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Vintage

Plays Well with Others

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Title: Plays Well with Others
Author: Gurganus, Allan
ISBN: 9780375702037
Publisher: Vintage
Published: 1999
Binding: Quality
Language: English
Condition: Used: Very Good
Clean, unmarked copy with some edge wear. Good binding. Dust jacket included if issued with one. We ship in recyclable American-made mailers. 100% money-back guarantee on all orders.

Fiction 1292002

Publisher Description:
2 cassettes / 3 hours
Read by the Author
In his widely read, prize -- winning "Oldest Living Confederate Widow Tells All," Allan Gurganus gave fresh meaning to an overexplored American moment: 1860-65. He now turns that comic intensity and historical vision to another war zone: entry-level artistic Manhattan 1980-95. In his first novel since Widow, Gurganus offers us an indelible, addictive praise-song to New York's wild recent days, their invigorating peaks and lethal crashes.
It's 1980, and Hartley Mims jr., a somewhat overbred Southerner, arrives in town to found his artistic career and find a Circle of brilliant friends. He soon discovers both Robert Christian Gustafson, archangelic boy composer of Symphony no. 1: The Titanic, and Alabama Byrnes, a failed Savannah debutante whose gigantic paintings reveal an outsized talent that she, five feet tall, can't always live up to.
This circle--sexually venturesome, frequently hungry, hooked on courage, caffeine, and the promise of immortality--makes history and most everybody else. Their dramatic moment in New York history might've been a collaboration begun, as a toast, by Cole Porter and finished, as pure elegy, by Poe himself. Plays Well with Others is a fairy tale. It has a Legend's indoctrinating charm and hidden terrors. It chronicles a ragtag group of gifted kids who come to seek their fortunes; they find the low-paying joys of making art and the heady education only multiple erotic partners can provide. Having mythologized each other through the boom years, having commenced becoming "names, " they suddenly encounter a brand-new disease like something out of fifth-rate sci-fi. Friends are soon questioning how much theyreally owe each other; they're left with the ancient consolation of one another's company and help. We watch this egotistic circle forge its single greatest masterwork: a healthy community.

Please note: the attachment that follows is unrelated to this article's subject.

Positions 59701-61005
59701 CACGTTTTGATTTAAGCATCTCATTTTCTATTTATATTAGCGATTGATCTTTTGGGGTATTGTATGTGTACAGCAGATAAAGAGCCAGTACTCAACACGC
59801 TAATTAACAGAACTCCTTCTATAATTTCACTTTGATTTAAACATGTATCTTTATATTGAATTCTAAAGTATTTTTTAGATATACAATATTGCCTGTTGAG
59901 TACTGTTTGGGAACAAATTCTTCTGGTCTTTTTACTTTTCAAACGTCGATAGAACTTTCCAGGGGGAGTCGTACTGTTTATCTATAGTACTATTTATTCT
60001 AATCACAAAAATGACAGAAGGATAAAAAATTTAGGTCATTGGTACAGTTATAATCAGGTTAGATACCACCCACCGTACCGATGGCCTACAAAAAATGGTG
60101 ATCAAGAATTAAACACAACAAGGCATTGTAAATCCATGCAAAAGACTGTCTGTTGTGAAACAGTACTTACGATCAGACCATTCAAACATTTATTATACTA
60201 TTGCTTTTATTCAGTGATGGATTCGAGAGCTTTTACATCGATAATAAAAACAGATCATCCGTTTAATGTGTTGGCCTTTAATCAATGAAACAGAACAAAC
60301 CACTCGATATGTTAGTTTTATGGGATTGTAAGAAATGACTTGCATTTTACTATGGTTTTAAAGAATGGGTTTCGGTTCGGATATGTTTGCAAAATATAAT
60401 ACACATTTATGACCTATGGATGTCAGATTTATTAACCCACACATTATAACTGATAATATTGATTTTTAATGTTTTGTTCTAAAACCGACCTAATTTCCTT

The novel, a sort of disco requiem-mass, divides itself into three symphonic movements: "Befor